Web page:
HEADLINES -- August 26, 2010 at 9:43 AM ET
Thursday: U.N. Reviewing Taliban Threat; N. Korea's Kim Jong-Il in China
Pakistani villagers evacuate Sajawal in Sindh province on Thursday. Photo by Asif Hassan/AFP/Getty Images.
The United Nations says it is reviewing security measures for its aid workers in Pakistan, the BBC reports, after a warning of new threats from the Pakistani Taliban. A U.S. official said the militant group was planning to attack foreigners delivering aid to the millions of people affected by the floods.
The BBC's Jill McGivering reports:
"The sense from Washington is that this threat is both serious and credible. Tehrik-e Taliban is the most radical and violent militant group in Pakistan, based in the tribal region close to the border with Afghanistan. It's been associated with a series of attacks in recent years on the Pakistani state and on foreigners, and is closely allied to al-Qaeda."
Meantime, Pakistani officials are telling people in three southern towns to evacuate immediately as floodwaters broke through a levee. Most of the 400,000 people who live in the area are thought to have left already, but those remaining were warned to evacuate, reports the Associated Press.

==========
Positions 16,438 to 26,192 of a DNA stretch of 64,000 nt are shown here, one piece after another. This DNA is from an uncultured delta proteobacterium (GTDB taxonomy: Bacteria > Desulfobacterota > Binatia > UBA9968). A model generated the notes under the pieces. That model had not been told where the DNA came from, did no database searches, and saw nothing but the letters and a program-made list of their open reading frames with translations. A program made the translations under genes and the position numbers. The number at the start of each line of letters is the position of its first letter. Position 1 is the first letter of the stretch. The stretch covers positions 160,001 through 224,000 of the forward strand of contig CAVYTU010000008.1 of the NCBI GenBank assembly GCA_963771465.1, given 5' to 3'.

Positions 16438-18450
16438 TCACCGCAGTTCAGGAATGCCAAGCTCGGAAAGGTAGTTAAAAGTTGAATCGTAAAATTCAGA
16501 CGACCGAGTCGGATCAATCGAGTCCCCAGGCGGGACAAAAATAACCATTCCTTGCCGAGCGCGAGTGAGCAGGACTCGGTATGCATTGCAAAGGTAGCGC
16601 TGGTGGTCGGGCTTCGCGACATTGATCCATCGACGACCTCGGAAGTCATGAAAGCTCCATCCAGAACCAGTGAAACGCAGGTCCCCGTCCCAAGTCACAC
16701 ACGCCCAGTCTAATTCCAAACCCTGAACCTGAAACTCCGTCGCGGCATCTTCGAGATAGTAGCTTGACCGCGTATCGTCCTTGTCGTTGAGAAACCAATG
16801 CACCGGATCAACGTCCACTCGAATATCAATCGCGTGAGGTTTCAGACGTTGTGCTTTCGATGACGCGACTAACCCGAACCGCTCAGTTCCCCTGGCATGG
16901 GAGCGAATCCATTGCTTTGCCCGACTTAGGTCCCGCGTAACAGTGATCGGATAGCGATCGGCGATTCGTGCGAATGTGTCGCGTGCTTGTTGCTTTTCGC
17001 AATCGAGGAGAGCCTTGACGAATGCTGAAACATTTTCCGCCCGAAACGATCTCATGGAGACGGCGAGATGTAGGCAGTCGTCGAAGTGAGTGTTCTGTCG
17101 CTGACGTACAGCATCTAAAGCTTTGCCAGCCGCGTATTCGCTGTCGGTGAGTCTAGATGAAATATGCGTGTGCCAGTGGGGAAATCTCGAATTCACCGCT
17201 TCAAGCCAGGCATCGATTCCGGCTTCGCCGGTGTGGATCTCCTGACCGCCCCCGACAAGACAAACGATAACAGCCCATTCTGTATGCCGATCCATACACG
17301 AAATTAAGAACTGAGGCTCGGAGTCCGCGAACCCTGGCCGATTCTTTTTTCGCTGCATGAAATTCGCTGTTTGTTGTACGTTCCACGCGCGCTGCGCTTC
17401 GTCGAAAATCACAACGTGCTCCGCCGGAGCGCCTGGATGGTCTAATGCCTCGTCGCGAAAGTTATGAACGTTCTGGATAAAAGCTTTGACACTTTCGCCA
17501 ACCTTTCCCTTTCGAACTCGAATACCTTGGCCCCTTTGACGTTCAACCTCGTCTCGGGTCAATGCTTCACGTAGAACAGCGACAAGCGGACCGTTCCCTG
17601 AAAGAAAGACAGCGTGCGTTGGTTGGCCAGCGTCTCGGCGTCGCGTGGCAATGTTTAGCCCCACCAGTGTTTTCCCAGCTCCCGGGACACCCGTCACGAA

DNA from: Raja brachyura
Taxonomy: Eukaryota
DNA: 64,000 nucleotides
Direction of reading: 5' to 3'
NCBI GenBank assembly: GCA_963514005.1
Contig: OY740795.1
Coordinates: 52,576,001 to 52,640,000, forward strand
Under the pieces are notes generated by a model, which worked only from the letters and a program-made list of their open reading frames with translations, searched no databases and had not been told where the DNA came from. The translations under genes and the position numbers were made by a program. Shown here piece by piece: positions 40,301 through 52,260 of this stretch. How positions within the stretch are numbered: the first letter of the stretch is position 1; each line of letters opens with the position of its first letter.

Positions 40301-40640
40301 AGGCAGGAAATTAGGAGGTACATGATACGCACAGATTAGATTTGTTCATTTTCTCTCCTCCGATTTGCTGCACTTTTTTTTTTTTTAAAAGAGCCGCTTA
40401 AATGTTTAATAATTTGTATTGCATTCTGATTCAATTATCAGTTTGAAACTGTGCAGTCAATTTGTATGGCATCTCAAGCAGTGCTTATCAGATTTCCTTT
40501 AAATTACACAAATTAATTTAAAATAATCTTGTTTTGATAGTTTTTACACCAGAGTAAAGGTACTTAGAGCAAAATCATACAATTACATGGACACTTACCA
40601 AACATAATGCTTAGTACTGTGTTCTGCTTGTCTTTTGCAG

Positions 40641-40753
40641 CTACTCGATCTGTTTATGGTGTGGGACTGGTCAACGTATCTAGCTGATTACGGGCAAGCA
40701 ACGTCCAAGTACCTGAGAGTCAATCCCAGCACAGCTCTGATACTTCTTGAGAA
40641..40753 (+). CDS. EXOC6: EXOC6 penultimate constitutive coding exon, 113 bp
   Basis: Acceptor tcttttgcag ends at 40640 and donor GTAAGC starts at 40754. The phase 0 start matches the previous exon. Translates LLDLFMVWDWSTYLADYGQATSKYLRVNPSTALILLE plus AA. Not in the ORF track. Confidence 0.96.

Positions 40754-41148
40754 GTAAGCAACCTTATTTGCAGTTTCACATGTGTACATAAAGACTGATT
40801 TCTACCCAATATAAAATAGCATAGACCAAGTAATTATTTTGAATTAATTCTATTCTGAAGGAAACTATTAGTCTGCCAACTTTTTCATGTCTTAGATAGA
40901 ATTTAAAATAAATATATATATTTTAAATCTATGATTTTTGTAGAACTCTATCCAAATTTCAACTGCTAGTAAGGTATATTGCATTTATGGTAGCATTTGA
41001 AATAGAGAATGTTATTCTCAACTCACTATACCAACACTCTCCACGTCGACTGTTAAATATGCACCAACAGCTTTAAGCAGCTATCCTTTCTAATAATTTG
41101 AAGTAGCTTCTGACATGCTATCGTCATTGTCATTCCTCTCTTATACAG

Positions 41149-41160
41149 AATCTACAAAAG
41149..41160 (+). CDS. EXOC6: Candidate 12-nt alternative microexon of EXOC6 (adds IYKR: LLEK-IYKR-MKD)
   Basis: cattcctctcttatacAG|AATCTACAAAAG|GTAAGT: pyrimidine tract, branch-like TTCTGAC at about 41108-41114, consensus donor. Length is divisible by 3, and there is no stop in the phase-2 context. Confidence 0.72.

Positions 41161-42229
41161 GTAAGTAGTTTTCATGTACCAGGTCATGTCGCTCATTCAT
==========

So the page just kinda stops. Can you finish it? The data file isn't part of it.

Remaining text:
North Korea's Kim Jong-Il Visits China
Two South Korean intelligence sources told the New York Times that Kim Jong-Il might be taking his third son with him to formally introduce him to Chinese leaders. It is widely believed that Kim Jong-Un will be handed control of North Korea.
The news comes a day after former President Jimmy Carter arrived in North Korea to try to secure the release of an American who is imprisoned for trespassing in to the country. Foreign Policy's Josh Rogin, who has been following Carter's trip, reports on how it came together.
Chilean Miners Might Not Be Rescued for Months
The 33 Chilean miners trapped underground have been told they may not be rescued for several months. Chile's health minister, Jaime Manalich, said the miners, who have been trapped below ground since August 5, reacted calmly to the news, Agence France-Presse said. Officials had delayed breaking the news out of concern for their mental well-being.
Report: Karzai Aide at Center of Scandal Linked to CIA
The New York Times is reporting that the aide to Afghan President Hamid Karzai at the center of a politically sensitive corruption investigation is being paid by the CIA. Mohammed Zia Salehi, the chief of administration for the Afghan National Security Council, appears to have been on the payroll for many years, the Times reports.